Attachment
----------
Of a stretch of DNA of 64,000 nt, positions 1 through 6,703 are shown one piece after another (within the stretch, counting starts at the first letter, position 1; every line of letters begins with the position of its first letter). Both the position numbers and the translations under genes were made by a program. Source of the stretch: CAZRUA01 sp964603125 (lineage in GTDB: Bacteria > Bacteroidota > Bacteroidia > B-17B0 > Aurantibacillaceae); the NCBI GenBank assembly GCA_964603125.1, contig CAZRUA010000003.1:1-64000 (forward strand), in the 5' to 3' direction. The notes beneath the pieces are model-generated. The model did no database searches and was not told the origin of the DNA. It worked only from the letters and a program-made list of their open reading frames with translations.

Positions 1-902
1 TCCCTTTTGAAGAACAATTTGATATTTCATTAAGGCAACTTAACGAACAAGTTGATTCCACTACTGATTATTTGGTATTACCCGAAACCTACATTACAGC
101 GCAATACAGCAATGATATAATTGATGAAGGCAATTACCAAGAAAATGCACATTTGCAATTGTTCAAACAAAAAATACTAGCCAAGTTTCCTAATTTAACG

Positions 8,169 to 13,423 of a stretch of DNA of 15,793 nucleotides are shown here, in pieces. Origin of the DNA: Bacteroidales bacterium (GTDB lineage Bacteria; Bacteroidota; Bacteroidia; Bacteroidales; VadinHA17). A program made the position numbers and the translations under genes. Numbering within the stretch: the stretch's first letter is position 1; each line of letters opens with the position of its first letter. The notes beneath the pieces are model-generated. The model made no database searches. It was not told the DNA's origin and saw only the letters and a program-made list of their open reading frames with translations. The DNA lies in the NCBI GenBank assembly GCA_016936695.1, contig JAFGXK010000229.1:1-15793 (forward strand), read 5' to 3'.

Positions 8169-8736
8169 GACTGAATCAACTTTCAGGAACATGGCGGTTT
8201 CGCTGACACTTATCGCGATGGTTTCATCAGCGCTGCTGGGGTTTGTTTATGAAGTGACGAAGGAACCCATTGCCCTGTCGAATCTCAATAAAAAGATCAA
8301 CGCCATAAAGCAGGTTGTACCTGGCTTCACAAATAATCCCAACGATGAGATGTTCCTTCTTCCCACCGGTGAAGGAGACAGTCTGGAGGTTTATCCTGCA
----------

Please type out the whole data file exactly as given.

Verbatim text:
Of a stretch of DNA of 64,000 nt, positions 1 through 6,703 are shown one piece after another (within the stretch, counting starts at the first letter, position 1; every line of letters begins with the position of its first letter). Both the position numbers and the translations under genes were made by a program. Source of the stretch: CAZRUA01 sp964603125 (lineage in GTDB: Bacteria > Bacteroidota > Bacteroidia > B-17B0 > Aurantibacillaceae); the NCBI GenBank assembly GCA_964603125.1, contig CAZRUA010000003.1:1-64000 (forward strand), in the 5' to 3' direction. The notes beneath the pieces are model-generated. The model did no database searches and was not told the origin of the DNA. It worked only from the letters and a program-made list of their open reading frames with translations.

Positions 1-902
1 TCCCTTTTGAAGAACAATTTGATATTTCATTAAGGCAACTTAACGAACAAGTTGATTCCACTACTGATTATTTGGTATTACCCGAAACCTACATTACAGC
101 GCAATACAGCAATGATATAATTGATGAAGGCAATTACCAAGAAAATGCACATTTGCAATTGTTCAAACAAAAAATACTAGCCAAGTTTCCTAATTTAACG

Positions 8,169 to 13,423 of a stretch of DNA of 15,793 nucleotides are shown here, in pieces. Origin of the DNA: Bacteroidales bacterium (GTDB lineage Bacteria; Bacteroidota; Bacteroidia; Bacteroidales; VadinHA17). A program made the position numbers and the translations under genes. Numbering within the stretch: the stretch's first letter is position 1; each line of letters opens with the position of its first letter. The notes beneath the pieces are model-generated. The model made no database searches. It was not told the DNA's origin and saw only the letters and a program-made list of their open reading frames with translations. The DNA lies in the NCBI GenBank assembly GCA_016936695.1, contig JAFGXK010000229.1:1-15793 (forward strand), read 5' to 3'.

Positions 8169-8736
8169 GACTGAATCAACTTTCAGGAACATGGCGGTTT
8201 CGCTGACACTTATCGCGATGGTTTCATCAGCGCTGCTGGGGTTTGTTTATGAAGTGACGAAGGAACCCATTGCCCTGTCGAATCTCAATAAAAAGATCAA
8301 CGCCATAAAGCAGGTTGTACCTGGCTTCACAAATAATCCCAACGATGAGATGTTCCTTCTTCCCACCGGTGAAGGAGACAGTCTGGAGGTTTATCCTGCA